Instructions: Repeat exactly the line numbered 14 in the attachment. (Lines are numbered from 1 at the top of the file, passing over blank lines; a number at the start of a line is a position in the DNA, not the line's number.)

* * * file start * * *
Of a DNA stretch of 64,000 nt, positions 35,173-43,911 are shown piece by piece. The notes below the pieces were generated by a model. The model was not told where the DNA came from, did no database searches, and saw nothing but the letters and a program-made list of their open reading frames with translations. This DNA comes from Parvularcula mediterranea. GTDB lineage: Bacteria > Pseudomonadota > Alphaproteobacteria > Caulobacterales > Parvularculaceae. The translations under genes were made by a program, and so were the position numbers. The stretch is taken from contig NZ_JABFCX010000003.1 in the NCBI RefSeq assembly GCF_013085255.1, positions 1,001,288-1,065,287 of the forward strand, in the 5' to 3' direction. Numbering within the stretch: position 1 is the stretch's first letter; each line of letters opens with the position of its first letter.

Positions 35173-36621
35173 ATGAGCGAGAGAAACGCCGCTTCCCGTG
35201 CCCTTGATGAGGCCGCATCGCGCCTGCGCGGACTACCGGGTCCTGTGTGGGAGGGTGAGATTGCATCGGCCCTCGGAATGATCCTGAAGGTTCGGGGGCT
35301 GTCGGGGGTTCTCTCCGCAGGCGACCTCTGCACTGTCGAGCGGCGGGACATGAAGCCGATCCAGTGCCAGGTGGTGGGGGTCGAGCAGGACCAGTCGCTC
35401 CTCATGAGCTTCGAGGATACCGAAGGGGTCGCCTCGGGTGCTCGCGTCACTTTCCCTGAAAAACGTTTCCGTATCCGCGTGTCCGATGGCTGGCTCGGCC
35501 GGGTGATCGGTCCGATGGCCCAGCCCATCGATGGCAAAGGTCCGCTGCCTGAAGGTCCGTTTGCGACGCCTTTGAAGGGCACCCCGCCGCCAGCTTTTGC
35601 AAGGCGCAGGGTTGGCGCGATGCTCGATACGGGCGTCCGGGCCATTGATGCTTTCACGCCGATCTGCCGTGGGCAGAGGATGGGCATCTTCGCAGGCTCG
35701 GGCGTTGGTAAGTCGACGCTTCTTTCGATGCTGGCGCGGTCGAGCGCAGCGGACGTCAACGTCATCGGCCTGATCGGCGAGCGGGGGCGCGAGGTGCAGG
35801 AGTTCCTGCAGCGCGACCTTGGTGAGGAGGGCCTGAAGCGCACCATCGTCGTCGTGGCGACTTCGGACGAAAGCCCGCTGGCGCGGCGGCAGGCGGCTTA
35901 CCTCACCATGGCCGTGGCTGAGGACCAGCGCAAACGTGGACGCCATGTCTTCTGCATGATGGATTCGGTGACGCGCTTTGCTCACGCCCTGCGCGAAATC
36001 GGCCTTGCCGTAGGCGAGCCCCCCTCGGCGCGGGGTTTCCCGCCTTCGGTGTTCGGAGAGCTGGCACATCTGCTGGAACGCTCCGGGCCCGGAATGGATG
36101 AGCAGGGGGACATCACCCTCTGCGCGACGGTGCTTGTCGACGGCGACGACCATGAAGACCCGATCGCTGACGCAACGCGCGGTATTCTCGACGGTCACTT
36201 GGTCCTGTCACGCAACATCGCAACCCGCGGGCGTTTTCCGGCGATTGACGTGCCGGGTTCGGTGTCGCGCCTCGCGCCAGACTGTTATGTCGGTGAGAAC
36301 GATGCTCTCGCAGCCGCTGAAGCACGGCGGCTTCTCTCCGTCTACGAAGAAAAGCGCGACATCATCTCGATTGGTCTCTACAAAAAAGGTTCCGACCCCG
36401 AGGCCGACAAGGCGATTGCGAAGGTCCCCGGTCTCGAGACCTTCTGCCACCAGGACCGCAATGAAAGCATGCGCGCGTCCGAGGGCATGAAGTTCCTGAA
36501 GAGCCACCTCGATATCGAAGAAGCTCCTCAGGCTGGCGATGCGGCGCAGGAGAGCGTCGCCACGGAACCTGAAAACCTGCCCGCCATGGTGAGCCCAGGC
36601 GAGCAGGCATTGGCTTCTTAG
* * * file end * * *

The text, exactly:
36201 GGTCCTGTCACGCAACATCGCAACCCGCGGGCGTTTTCCGGCGATTGACGTGCCGGGTTCGGTGTCGCGCCTCGCGCCAGACTGTTATGTCGGTGAGAAC